The Fellowship of Life
a Christian-based vegetarian network founded in 1973


GALILEE: Vegetarian Paradise

By Juliette de Bairacli-Levy

From The British Vegetarian (May/June 1970)

The region where I now live is a natural region for vegetarians, the land promised to the ancient Israelites - the good land of springs of water, and the milk and honey. This is an area of wild food. There are wild harvests awaiting the gathering the year through.
In the late winter, the rains come. They bring an abundance of mushrooms, so milky and juicy they can be eaten raw. The best crops grow in the regions of the conifers; but they are everywhere where the teeming herds of black goats graze and manure the earth.
The Bedoins and the Druze Arabs fire-toast their gatherings of mushrooms, and they say that not one poisonous fungus grows in Galilee. I would not accept that as being quite true, any more than the belief that all water in which water-cress grows is fit for drinking!
Along with the wild mushrooms, the rains bring an abundance of wild salad foods of all kinds. In the spring-fed streams the wild cresses grow, and in the woody vales garlics of many kinds, and the abundant nettles, which it is said, the Romans brought with them as a cure for rheumatism. Now they are everywhere as healthful food for man and animals.
With the rains there come also the green leaves of the wild turnip, mustard, the sweet hearts of the milk thistles; lemon-flavoured sorrels of many kinds, and the sweet-buds on the hawthorns, which later, along with the wild roses, produce their edible fruits. Blackberries fruit by the streams.
In the summer months the clovers come, food for man, and food for the wild Palestinian bee which produces a wonderful honey. This healthy, tiny, dark, clover bee of the Holy Land is given fame in the Bible, and rightfully so.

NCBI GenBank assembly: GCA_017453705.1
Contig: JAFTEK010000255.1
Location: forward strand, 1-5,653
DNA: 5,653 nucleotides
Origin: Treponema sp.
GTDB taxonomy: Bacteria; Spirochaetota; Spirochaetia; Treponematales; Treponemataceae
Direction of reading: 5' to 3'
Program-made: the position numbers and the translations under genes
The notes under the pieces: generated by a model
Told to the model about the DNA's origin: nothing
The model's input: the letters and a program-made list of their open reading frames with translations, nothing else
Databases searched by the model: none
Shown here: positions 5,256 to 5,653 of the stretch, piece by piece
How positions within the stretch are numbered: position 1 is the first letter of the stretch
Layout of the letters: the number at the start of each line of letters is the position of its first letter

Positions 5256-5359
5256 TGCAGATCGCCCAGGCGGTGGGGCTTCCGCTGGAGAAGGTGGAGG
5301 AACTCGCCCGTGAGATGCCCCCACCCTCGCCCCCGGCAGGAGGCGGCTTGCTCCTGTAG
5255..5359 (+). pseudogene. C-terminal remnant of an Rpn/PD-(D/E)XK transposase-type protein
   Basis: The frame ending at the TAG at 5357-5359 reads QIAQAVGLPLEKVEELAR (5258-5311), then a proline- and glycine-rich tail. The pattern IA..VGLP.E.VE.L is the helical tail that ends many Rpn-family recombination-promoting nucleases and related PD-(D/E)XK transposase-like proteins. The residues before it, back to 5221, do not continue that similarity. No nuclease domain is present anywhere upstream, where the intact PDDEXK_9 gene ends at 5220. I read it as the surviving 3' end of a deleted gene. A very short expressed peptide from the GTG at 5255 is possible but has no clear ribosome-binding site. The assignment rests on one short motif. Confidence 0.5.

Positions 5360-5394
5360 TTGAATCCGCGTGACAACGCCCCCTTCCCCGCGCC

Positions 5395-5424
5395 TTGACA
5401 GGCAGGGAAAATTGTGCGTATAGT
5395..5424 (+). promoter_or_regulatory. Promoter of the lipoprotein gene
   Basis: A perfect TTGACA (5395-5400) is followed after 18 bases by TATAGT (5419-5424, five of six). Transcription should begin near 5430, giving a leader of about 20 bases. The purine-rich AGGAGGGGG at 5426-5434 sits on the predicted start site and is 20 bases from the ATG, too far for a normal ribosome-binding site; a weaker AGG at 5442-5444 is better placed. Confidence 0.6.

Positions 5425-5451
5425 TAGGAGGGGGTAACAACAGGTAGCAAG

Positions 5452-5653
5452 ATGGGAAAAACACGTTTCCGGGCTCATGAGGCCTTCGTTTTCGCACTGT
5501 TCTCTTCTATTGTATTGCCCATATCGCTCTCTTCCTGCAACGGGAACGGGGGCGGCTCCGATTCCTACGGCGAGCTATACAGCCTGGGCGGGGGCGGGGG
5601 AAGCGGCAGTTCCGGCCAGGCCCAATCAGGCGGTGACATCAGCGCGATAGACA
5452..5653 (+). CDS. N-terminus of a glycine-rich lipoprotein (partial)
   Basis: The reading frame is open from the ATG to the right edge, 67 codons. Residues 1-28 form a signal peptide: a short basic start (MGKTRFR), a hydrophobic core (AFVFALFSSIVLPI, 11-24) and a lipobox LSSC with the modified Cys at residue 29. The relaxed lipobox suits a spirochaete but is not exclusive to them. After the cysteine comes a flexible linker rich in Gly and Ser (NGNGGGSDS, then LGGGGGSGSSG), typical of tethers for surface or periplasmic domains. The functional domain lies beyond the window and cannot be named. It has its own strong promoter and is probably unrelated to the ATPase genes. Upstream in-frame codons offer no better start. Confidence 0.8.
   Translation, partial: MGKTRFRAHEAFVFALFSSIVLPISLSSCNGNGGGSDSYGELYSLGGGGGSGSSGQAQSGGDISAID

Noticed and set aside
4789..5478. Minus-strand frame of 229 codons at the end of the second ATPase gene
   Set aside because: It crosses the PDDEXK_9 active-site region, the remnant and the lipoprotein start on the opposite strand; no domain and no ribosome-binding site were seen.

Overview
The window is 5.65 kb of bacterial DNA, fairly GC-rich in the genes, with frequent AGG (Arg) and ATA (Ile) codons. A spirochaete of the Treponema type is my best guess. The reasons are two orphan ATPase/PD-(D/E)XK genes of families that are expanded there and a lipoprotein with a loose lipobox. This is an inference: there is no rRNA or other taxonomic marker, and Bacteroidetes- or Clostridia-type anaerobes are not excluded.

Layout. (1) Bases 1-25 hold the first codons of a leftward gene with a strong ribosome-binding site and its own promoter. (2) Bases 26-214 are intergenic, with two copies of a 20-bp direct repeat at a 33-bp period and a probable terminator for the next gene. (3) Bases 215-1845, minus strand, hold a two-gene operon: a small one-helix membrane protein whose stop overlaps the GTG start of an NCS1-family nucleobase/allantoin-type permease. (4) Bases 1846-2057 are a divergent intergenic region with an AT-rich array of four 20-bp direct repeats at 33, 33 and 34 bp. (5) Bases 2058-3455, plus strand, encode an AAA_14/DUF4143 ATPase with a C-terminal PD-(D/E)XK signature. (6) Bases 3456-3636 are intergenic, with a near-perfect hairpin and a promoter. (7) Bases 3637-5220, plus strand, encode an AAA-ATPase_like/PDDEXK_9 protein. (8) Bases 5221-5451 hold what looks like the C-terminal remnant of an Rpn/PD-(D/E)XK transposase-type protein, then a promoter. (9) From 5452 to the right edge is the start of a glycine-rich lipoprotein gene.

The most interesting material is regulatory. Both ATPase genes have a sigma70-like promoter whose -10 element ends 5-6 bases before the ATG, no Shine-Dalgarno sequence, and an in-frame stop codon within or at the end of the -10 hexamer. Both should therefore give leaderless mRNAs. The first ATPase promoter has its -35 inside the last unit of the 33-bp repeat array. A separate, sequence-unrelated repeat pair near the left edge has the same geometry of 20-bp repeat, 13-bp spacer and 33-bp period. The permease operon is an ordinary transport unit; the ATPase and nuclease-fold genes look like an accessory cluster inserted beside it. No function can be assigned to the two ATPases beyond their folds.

There are countless dried fruits in Galilee: fruits of the Bible, especially the fig and the grape, pomegranate and plum. The spies sent by Moses into the Holy Land brought back a bunch of fine grapes, and the grape still grows wild on hillsides and in valleys.
One of the most historic and interesting of trees is the dom, or Christ-thorn. This tree is a blessing for the wanderers, as its fruit, dry or fresh, lies around the tree or on its spiky-bird-protected branches the year through. The fruits, when dried, keep really indefinitely. Then in the truly desert areas grow spiky things. Not only the delicious cactus fruit, which when cleansed of their prickles, give refreshing food the whole summer. There are then the partridge berries, which grow on waste land, far from water, and sustain the wild birds, especially the partridges.
Everywhere wild peas and beans grow. The Bedouins roast them over their fires, but they can be eaten raw. 
And the wild grains. Without water, fed by the morning dews and the sun, they become fat enough to feed man as well as the birds, rodents and wild deer.
Barley, wheat and oats all grow richly; indeed they clothe, with their gold, wide tracts of land.
And finally, the wild herbs. Those promised medicines of the Bible for the healing of mankind; they are everywhere in Galilee: rue and wormwood, thyme and marjoram, sage and borage; the soothing poppies and the healing plantains.
This is a land where the poor can live well and the wanderers need never be hungry.
With thanks to the Vegetarian Society.

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